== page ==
Laurel Fork North Wilderness
Laurel Fork Wilderness Boundary sign
Laurel Fork North Wilderness is a 6,048-acre property in Monongahela National Forest. The property is characterized by a narrow valley floor with regularly dissected slopes and long narrow ridges. Tree cover is a near-continuous canopy of maple, beech, black cherry, yellow poplar and birch broken in a few spots along the streams by beautiful grassy meadows. The wilderness is sandwiched in between Middle Mountain to the west and Rich Mountain to the east.
The land was once part of the timber reserve of the Laurel River Lumber Company. It was first logged by floating the timber down Laurel Fork, then later the logs were carried out by railroad. By 1921 the entire region had been clear-cut and a massive ecological disaster was about to set in. The US Forest Service acquired the Laurel River Company holdings in 1923 and added it to Monongahela National Forest. The wilderness designation came with the Monongahela National Forest, West Virginia, Land Designations law in 1983.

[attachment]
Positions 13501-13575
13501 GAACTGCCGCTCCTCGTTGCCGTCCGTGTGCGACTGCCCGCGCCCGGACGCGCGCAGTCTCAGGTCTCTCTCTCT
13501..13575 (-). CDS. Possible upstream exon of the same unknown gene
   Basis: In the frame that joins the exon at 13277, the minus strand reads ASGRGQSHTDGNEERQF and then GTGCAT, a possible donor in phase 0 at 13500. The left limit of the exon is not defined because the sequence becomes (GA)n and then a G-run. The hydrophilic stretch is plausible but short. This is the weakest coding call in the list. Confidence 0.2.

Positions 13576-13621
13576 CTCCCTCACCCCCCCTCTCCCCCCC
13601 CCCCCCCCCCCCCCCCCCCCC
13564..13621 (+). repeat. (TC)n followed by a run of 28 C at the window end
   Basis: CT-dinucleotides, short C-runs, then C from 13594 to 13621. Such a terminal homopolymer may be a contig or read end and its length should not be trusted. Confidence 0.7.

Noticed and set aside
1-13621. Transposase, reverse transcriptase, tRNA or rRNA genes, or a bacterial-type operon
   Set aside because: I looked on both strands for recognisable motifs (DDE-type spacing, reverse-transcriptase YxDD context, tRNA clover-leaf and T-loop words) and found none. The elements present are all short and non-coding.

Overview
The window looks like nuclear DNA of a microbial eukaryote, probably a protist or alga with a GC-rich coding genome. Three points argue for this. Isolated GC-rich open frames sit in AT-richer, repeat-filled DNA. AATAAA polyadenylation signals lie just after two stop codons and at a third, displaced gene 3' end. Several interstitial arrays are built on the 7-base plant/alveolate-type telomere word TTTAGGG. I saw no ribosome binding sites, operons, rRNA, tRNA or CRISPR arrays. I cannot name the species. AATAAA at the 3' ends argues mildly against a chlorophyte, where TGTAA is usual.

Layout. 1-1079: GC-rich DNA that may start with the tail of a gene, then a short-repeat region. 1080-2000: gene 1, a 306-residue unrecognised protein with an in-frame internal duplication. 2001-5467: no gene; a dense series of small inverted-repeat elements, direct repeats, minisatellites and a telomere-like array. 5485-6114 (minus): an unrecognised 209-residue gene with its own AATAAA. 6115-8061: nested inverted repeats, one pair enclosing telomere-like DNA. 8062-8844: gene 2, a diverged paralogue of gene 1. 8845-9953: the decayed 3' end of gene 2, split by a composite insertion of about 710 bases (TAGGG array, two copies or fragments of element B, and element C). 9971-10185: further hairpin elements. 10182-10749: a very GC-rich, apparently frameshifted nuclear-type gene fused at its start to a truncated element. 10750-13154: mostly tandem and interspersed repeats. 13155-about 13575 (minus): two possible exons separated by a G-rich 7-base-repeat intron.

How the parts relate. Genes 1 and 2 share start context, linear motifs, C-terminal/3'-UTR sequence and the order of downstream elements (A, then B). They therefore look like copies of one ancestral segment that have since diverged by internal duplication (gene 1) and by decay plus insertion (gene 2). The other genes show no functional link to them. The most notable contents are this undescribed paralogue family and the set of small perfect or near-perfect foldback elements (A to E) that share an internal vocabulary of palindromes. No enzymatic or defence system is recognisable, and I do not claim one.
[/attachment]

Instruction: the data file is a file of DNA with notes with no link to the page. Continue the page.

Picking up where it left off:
Today, Laurel Fork North Wilderness is separated from Laurel Fork South Wilderness by Forest Service Road 14, an active gravel road. Laurel Fork North Wilderness has about 9.5 miles of established hiking trails, about 5 miles of which is along the Laurel Fork itself.
Laurel Fork Wilderness map
Upper left photo and map courtesy of the US Forest Service